When 2FA Goes Bad
Reddit, the maverick social network, suffered a security breach in June, 2018, its management has revealed. It was a mild disaster, as such things go. But it highlights a flawed method of online authentication that you are probably using on a regular basis. Here's what you need to know…
The Dangerous Flaw in Two-Factor Authentication
Hackers got into Reddit’s internal network and gained access to the cloud-service provider's account credentials of a few Reddit employees, plus “read-only access to some systems that contained backup data, source code and other logs.” No users’ credentials were stolen. But that's the only good news in this story,
This hack spotlights a dangerously flawed two-factor authentication (2FA) technique that is all too commonly deployed by firms that store consumers’ financial, medical, and other sensitive data. Reddit’s investigation revealed the hackers intercepted SMS messages containing codes used to authenticate employees’ login attempts.
Even if you're not acquainted with the jargon, you probably are familiar with SMS-based two-factor authentication. Here's how it works:
Suppose you try to log in to your bank’s web site. If you must receive a text message and type the code it contains into a form field on the web site, that’s SMS-based 2FA. In two-factor scenarios, the first authentication factor is “something you know," which is usually your password. The second authentication factor is “something you have,” (your phone) by which you receive the text message.
But the SMS (text messaging) protocol is inherently insecure. It is, after all, the Simple Messaging Service protocol, designed from scratch with trivial messages of 140 characters or less in mind. There is no encryption; everything a text message contains can be read by anyone who intercepts the message between sender and receiver. (Just like unencrypted email.)
How Did Reddit Get Hacked?
Don't get me wrong. Two-factor authentication (when done right) is a very good thing. Google and other online services offer 2FA without the insecure SMS requirement. If you turn on this option you’ll need to enter your username/password as usual. You’ll then be prompted for an authentication code before the login can be completed. The code comes from Google Authenticator, an app for your Android or iOS device. This time-sensitive code can be generated even if you’re not online, and you can also print a list of codes for use when you don’t have your phone handy.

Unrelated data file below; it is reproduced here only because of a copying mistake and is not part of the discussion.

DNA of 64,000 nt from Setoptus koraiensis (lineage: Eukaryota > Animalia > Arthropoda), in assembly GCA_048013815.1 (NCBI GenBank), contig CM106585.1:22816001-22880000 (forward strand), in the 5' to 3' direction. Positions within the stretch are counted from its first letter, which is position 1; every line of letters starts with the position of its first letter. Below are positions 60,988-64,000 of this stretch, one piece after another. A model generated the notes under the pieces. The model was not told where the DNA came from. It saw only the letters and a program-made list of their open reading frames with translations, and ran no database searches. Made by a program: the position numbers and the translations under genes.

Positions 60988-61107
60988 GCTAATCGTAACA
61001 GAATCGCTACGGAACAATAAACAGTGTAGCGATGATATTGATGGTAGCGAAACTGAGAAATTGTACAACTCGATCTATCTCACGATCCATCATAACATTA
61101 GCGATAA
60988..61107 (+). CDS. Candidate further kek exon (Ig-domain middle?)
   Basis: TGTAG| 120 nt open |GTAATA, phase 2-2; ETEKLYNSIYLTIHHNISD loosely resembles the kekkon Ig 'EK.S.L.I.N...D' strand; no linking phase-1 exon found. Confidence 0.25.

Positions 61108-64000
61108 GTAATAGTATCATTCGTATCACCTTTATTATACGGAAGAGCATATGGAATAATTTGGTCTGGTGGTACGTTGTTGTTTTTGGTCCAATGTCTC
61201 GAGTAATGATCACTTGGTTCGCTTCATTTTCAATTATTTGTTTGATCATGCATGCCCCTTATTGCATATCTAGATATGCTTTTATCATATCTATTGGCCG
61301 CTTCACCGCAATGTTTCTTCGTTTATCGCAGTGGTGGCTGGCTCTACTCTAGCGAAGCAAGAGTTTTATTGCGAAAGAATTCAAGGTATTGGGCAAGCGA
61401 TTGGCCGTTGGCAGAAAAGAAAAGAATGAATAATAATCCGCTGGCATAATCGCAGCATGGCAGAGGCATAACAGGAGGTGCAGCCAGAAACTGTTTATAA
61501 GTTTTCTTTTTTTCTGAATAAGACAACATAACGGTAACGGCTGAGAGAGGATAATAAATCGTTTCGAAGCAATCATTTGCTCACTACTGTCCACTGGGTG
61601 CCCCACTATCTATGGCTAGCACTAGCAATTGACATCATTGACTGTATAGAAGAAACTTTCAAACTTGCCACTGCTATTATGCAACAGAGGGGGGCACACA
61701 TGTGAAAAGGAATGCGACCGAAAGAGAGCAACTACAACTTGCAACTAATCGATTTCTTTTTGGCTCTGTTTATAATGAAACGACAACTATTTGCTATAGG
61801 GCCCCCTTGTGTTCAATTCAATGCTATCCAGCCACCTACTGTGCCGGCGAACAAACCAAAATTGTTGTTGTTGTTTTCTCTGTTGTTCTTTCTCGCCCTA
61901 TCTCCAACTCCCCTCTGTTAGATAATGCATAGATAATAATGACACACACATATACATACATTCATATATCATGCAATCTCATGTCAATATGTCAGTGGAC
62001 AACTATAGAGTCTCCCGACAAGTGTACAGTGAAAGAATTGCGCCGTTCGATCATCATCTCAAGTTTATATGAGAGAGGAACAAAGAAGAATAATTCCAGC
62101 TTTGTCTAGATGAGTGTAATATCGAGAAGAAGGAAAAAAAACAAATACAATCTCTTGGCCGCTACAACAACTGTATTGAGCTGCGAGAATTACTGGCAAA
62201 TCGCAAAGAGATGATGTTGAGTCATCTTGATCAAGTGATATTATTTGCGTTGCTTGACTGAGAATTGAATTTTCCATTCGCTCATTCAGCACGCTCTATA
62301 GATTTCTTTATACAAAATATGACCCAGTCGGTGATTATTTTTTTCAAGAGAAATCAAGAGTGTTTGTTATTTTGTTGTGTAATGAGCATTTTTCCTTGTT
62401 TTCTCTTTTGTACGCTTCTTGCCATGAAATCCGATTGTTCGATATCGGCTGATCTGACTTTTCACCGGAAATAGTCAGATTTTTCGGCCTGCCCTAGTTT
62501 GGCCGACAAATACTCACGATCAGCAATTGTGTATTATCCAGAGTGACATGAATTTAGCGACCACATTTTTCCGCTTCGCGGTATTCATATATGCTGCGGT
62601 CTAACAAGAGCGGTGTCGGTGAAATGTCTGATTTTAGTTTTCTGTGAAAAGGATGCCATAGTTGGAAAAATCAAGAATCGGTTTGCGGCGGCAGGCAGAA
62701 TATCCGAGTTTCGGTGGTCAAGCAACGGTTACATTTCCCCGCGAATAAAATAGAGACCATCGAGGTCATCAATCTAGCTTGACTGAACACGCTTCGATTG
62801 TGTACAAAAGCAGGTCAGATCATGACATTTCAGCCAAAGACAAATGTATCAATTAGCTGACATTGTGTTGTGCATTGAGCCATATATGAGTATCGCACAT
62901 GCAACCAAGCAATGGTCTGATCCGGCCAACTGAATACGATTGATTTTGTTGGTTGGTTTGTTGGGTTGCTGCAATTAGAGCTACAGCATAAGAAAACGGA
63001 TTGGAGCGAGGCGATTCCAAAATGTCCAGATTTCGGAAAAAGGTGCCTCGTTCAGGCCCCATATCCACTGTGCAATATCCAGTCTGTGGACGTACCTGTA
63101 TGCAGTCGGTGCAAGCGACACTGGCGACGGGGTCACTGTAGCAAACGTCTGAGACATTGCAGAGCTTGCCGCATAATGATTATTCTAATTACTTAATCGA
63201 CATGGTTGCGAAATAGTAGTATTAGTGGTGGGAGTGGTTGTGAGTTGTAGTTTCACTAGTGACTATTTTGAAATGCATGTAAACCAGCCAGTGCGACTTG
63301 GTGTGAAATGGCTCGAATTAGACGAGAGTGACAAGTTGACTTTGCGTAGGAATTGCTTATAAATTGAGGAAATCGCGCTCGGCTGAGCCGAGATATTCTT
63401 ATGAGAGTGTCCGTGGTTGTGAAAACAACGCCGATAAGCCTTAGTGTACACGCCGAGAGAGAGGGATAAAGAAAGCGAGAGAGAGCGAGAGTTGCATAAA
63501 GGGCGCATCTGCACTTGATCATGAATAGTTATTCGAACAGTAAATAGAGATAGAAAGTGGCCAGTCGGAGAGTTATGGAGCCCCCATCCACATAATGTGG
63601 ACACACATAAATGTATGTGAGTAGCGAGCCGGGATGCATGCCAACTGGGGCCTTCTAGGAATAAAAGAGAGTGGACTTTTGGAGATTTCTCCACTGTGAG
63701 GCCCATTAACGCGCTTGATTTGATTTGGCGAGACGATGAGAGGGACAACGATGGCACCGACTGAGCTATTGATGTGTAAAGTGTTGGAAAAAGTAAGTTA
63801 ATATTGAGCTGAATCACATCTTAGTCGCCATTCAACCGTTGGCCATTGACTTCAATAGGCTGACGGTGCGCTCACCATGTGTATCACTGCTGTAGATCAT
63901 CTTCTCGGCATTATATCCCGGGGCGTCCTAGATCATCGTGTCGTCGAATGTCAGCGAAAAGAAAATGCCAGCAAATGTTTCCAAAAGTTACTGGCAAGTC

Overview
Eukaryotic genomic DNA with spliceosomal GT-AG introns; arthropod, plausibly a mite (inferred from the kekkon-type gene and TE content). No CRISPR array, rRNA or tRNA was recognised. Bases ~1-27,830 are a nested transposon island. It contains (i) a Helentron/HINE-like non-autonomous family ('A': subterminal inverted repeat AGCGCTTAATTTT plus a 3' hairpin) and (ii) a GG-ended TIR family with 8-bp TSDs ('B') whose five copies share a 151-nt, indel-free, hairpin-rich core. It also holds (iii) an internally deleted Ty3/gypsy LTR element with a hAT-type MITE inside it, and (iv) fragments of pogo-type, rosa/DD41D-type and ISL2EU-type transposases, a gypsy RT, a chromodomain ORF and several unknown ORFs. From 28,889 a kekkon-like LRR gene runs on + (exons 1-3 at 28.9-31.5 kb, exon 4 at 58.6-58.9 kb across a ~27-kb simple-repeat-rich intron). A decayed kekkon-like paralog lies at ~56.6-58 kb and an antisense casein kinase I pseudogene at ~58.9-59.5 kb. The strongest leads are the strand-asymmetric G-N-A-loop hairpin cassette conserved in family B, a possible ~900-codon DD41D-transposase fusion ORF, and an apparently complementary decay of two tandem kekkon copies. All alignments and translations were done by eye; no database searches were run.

None the less, SMS is widespread either as a primary 2FA method or as a backup method should a user be unable to complete authentication via the primary method. Reddit, to its credit, uses a more secure “tokenized” 2FA technique as its primary 2FA method. But Reddit’s cloud service provider(s) did not. (I’ll hazard a guess one of those providers’ names rhymes with “Bamazon.”)
Hackers, partially armed with a Reddit employee’s credentials, were able to fool the cloud service provider into sending them the SMS message containing the 2FA code. With that and an authorized user’s credentials, it was as easy as logging on without any 2FA hurdles.
If you receive 2FA codes via standard email, you may be vulnerable to a similar attack. Email is as unencrypted as text messages unless your email service provider requires a secure connection to its email server. Google GMail and every other webmail service I know requires a secure connection. If you use desktop email software, your email client’s “server settings” should indicate that either TLS or SSL encryption is required.
What You Can Do
Medical practices and other small professional businesses are often not very security-savvy. Even if your doctor requires 2FA for access to his patient portal, it may be SMS-based and therefore very vulnerable. My advice is to show this article to the office manager of your medical practice and urge him/her to ensure that the security protocol used is “HIPAA compliant.”
Geeky jargon may cause the eyes to glaze over, but few things focus medical people’s attention on security like those two words.
Smaller banks and credit unions may also be using SMS 2FA and unaware of its hazards. Run this article by the president or chief information officer, and see what they say. Hopefully a few heads will swivel in your direction.
Your thoughts on this topic are welcome. Post your comment or question below...
This article was posted by Bob Rankin on 3 Aug 2018
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Article information: AskBobRankin -- When 2FA Goes Bad (Posted: 3 Aug 2018)
Copyright © 2005 - Bob Rankin - All Rights Reserved